A special kind of robot not only views & navigates in smoke-filled areas but also detects gas leaks & plots maps of areas it has been in.
Researchers are designing swarms of robotic bees and jumping robot spiders, aiming to lead the world in micro robotics.
As part of an innovative project funded by the Engineering and Physical Sciences Research Council (EPSRC), scientists from Electronics and Computer Science (ECS) at the University of Southampton will use machine learning and bio-inspired algorithms to create fault-tolerant robotic swarms.
Millidelta robots are preferred for use in various industrial micromanipulations due to their greater accuracy and speed, but could now be used in surgeries.
The method produces stronger chemical bonds between silicone and plastic, reducing complexity, time and cost to develop/customize microfluidic devices.
EPFL researchers have developed a new miniature robot that can swim with fish, learn how they interact with one another, and make them come together or change direction. These unique capabilities have been demonstrated on schools of zebrafish.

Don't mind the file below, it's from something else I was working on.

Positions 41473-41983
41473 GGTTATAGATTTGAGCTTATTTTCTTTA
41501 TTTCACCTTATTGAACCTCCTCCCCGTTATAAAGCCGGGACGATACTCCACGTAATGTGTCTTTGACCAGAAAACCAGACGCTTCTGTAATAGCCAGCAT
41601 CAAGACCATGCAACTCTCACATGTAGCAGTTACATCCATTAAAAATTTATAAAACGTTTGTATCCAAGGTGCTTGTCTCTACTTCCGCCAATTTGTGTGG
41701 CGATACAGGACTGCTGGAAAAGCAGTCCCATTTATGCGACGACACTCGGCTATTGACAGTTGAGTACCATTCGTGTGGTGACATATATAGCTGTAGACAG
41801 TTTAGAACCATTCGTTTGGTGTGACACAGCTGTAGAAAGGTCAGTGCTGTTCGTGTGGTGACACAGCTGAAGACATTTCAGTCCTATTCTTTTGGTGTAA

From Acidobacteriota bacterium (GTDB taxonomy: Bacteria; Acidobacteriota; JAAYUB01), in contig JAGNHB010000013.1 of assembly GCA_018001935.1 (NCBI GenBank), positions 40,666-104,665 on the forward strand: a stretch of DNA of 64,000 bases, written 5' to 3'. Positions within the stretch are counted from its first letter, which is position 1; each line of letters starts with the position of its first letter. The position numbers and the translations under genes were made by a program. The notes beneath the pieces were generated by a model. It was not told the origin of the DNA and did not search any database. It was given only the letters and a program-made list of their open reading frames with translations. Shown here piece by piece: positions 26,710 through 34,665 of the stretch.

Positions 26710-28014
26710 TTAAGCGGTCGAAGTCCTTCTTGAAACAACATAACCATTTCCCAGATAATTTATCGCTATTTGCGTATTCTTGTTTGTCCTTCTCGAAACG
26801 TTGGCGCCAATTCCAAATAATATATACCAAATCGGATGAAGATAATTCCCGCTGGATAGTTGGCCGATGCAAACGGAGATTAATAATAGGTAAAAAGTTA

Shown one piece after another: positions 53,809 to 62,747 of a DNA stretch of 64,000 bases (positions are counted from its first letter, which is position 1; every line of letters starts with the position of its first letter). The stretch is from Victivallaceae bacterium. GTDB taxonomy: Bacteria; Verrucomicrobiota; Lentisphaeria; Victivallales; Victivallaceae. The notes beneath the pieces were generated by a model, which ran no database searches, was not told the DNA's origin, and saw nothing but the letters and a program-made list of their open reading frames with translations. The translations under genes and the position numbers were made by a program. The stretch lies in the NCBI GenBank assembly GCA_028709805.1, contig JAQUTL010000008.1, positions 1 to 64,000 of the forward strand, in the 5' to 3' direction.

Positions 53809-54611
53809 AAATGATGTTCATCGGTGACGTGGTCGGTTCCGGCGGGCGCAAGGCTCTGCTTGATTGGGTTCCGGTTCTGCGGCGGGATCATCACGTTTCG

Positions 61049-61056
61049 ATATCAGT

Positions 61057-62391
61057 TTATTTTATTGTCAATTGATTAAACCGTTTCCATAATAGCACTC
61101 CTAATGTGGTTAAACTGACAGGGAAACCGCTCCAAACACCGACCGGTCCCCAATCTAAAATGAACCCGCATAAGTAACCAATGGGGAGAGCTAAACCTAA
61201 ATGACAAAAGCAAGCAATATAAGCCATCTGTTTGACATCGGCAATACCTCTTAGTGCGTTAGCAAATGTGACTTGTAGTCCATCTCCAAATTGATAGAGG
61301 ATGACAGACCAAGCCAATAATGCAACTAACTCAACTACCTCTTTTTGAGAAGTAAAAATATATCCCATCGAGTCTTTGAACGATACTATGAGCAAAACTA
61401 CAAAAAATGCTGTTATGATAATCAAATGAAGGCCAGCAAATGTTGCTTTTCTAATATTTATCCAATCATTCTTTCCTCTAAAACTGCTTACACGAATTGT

Although flexible endoscopes have the ability to make their way through narrow passages for curing hard-to-reach portions inside the human body, when they finally reach their target areas, they depend on firm surgical tools to remove or manipulate tissues.
Researchers at Georgia Institute of Technology have developed new free-flying robots that follow the two rules of the air — don’t undercut or collide with each other. In addition to these robots, the researchers have also developed autonomous blimps that can detect faces and recognize hand gestures.
Microfluidic device generates passive hydraulic power, may be used to make small robots move.
One day, microrobots may be able to swim through the human body like sperm or paramecia to carry out medical functions in specific locations.